The last thing you need is to drop anchor only to find you’re facing in the opposite direction. Snapper marker buoys pay dividends here as you can deploy one over the side when you find fish, then when you anchor, you can see where the buoy is which is where the fish are and where you should be casting too. If it ends up in front of your boat, you may have to pull anchor and reposition the boat.
Sometimes things are against you and more often than not, you’ll have wind against tide and find your lines are going under the boat. To combat this, you can use a bridle (For instructions on using an anchor bridle, grab a copy of VFM issue March 2009).
Anchor bridles are a simple section of rope with an M shaped plastic device. This is weaved over the anchor rope while the opposite end is secured to the rear bollard. By letting out the anchor rope and simultaneously bringing in the opposite end you can swing the transom of the boat around to either fish from one side comfortably or you can if need be turn the entire boat around.
When doing this though, you must be aware of two dangers. The first is if in windy conditions, waves lapping on the side of the boat could breach the cockpit and swamp you so always be wary of this.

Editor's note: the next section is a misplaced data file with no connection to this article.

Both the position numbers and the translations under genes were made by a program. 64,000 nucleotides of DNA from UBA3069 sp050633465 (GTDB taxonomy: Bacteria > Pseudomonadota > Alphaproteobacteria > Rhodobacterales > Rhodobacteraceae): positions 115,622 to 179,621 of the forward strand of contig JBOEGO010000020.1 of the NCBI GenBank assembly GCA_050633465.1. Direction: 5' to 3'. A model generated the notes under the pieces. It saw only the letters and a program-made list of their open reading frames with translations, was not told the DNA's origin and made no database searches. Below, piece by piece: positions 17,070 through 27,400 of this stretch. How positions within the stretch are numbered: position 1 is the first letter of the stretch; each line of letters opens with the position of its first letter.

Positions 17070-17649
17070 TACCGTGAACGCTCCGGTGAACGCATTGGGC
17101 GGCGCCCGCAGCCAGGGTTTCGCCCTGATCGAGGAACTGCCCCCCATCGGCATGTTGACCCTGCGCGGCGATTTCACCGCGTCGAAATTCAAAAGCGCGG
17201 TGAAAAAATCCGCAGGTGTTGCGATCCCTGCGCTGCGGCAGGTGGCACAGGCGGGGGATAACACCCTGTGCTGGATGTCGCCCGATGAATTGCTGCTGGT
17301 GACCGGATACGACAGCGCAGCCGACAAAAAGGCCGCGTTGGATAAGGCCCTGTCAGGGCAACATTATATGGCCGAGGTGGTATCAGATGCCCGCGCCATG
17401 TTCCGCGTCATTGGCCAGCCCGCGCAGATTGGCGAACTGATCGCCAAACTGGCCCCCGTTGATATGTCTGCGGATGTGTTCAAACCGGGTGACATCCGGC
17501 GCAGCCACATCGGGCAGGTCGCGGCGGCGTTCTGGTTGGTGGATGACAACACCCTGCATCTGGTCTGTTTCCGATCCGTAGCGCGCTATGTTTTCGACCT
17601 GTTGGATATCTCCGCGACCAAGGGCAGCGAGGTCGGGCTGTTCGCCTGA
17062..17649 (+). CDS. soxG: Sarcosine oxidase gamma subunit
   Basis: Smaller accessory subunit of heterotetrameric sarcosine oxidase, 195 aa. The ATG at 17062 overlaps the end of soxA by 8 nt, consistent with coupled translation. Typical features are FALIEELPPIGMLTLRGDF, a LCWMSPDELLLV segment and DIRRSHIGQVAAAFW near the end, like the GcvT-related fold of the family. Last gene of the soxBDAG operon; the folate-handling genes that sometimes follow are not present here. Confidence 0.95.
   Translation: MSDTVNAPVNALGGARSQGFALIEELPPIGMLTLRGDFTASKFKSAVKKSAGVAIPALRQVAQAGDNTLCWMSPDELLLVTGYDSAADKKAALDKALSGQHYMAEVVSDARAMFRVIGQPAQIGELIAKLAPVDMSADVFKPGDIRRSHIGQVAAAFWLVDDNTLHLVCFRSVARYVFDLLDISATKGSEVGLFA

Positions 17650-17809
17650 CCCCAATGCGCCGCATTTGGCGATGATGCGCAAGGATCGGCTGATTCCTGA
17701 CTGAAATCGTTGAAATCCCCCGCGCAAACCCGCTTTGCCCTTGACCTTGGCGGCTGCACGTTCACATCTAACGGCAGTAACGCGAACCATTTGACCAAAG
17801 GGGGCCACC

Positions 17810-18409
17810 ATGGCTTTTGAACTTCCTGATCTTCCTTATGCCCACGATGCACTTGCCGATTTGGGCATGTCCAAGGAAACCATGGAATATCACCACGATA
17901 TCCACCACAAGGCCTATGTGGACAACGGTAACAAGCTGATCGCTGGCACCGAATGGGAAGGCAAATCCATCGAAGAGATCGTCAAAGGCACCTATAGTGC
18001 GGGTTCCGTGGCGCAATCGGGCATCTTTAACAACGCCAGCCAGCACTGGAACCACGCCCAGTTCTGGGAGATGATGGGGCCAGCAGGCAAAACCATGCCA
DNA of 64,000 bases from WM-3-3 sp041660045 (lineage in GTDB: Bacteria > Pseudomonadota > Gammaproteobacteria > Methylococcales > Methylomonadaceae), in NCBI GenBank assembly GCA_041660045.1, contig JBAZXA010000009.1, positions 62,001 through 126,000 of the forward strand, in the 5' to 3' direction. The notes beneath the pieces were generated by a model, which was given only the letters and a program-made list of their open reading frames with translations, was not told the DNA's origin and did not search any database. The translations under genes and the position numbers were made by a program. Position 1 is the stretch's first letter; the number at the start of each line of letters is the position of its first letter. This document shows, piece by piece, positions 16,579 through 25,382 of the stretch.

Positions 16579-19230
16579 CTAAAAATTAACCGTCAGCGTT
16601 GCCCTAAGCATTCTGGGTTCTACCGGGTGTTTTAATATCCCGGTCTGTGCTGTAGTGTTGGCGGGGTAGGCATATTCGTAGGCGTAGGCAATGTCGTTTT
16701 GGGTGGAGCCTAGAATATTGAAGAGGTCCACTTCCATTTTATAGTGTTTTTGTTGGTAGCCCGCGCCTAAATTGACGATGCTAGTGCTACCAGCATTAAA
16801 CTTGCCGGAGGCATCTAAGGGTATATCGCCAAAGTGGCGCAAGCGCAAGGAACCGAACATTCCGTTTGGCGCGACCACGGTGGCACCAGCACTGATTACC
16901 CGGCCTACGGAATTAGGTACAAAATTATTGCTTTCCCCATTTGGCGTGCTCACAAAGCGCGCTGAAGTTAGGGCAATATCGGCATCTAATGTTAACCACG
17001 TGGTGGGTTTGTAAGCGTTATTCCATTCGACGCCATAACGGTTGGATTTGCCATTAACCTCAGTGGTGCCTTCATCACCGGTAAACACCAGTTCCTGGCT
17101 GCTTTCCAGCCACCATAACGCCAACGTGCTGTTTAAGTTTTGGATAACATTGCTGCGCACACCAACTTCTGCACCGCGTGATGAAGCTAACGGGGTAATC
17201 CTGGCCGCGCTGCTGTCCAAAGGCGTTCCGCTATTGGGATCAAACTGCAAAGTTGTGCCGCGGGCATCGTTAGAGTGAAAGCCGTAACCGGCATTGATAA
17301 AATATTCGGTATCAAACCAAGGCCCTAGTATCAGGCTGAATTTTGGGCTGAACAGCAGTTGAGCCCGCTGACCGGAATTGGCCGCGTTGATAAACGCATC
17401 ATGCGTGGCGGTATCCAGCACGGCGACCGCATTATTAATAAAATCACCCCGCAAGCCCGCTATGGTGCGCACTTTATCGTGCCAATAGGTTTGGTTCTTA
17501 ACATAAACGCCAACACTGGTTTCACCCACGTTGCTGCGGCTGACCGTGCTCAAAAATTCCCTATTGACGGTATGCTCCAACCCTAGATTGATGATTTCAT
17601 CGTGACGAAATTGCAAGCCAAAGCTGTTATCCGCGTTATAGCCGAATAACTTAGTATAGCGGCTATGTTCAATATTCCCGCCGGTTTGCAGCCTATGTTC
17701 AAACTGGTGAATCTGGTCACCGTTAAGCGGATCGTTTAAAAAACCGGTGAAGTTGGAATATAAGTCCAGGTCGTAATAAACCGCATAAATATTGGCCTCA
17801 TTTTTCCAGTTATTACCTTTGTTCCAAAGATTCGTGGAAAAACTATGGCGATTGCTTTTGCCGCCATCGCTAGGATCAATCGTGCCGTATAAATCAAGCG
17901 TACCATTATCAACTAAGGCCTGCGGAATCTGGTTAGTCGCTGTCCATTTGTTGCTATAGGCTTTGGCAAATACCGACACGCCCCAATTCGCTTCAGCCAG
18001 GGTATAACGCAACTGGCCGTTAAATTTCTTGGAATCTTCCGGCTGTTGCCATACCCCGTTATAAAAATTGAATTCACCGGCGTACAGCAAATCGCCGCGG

The other is when hooked up to a good fish. You will have the anchor rope very close to the boat and for some reason; fish like to wrap themselves around it. When fighting fish, make sure you are aware of where the anchor rope is and try to keep the fish away from it.
When it comes to setting up your boat, there are many accessories to make fishing much easier. While I could go on for pages, I do want to focus on rod holders.
Depending on what sort of boat you have there are many options for you. I have seen anglers with their rods pointing skywards using just the vertical rod holder in the boat; this is a sure way to lose a fish or miss a bite.
The idea behind good rod holders is to have your rods level with the water. This allows the fish to pull line from the reel without feeling too much resistance from the rod tip loading. Feeling any resistance could result in the fish spitting the hooks.
If you have rails running the length of the gunwales, you can buy single rail mount rod holders for around $20.00. The next step up is a set of three-way stainless steel holders which sit in the vertical holders in the transom or if you are cashed up, a full set of snapper racks right around the boat will allow you to fish like a pro.
With just a little more concentration, organising and understanding your gear, finding and catching snapper needn’t be that hard.
Better yet, if your still having trouble, jump on a local charter with the likes of Gawaine Blake from Think Big Charters, Simon Rinaldi from Red Hot Fishing Charters or Matt Cini from Reel Time Fishing Charters. By forking out a few dollars to learn from them, you’ll be very surprised at how much you can pick up in a short 6-hour session.Reads: 13141